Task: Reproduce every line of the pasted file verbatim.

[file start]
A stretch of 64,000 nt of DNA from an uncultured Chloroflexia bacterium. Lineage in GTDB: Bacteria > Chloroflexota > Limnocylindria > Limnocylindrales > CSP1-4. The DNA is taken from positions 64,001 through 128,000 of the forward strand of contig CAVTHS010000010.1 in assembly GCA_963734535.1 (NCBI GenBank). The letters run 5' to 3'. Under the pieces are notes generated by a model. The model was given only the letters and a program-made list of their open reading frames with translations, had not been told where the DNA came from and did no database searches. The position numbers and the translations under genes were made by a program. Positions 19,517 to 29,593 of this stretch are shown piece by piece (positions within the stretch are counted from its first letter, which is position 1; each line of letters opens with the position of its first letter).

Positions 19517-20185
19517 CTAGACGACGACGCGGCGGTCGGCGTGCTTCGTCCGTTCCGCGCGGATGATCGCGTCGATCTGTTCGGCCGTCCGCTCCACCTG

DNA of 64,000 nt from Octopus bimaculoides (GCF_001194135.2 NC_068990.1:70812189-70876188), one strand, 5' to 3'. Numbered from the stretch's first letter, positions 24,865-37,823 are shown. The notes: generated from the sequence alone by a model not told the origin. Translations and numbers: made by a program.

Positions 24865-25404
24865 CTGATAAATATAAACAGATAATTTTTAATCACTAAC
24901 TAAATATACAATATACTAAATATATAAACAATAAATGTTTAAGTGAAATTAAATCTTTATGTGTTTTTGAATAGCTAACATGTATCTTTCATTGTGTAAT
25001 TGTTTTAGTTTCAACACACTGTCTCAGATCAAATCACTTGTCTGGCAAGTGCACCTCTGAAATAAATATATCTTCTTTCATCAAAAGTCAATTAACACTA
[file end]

A stretch of 64,000 nt of DNA from an uncultured Chloroflexia bacterium. Lineage in GTDB: Bacteria > Chloroflexota > Limnocylindria > Limnocylindrales > CSP1-4. The DNA is taken from positions 64,001 through 128,000 of the forward strand of contig CAVTHS010000010.1 in assembly GCA_963734535.1 (NCBI GenBank). The letters run 5' to 3'. Under the pieces are notes generated by a model. The model was given only the letters and a program-made list of their open reading frames with translations, had not been told where the DNA came from and did no database searches. The position numbers and the translations under genes were made by a program. Positions 19,517 to 29,593 of this stretch are shown piece by piece (positions within the stretch are counted from its first letter, which is position 1; each line of letters opens with the position of its first letter).

Positions 19517-20185
19517 CTAGACGACGACGCGGCGGTCGGCGTGCTTCGTCCGTTCCGCGCGGATGATCGCGTCGATCTGTTCGGCCGTCCGCTCCACCTG

DNA of 64,000 nt from Octopus bimaculoides (GCF_001194135.2 NC_068990.1:70812189-70876188), one strand, 5' to 3'. Numbered from the stretch's first letter, positions 24,865-37,823 are shown. The notes: generated from the sequence alone by a model not told the origin. Translations and numbers: made by a program.

Positions 24865-25404
24865 CTGATAAATATAAACAGATAATTTTTAATCACTAAC
24901 TAAATATACAATATACTAAATATATAAACAATAAATGTTTAAGTGAAATTAAATCTTTATGTGTTTTTGAATAGCTAACATGTATCTTTCATTGTGTAAT
25001 TGTTTTAGTTTCAACACACTGTCTCAGATCAAATCACTTGTCTGGCAAGTGCACCTCTGAAATAAATATATCTTCTTTCATCAAAAGTCAATTAACACTA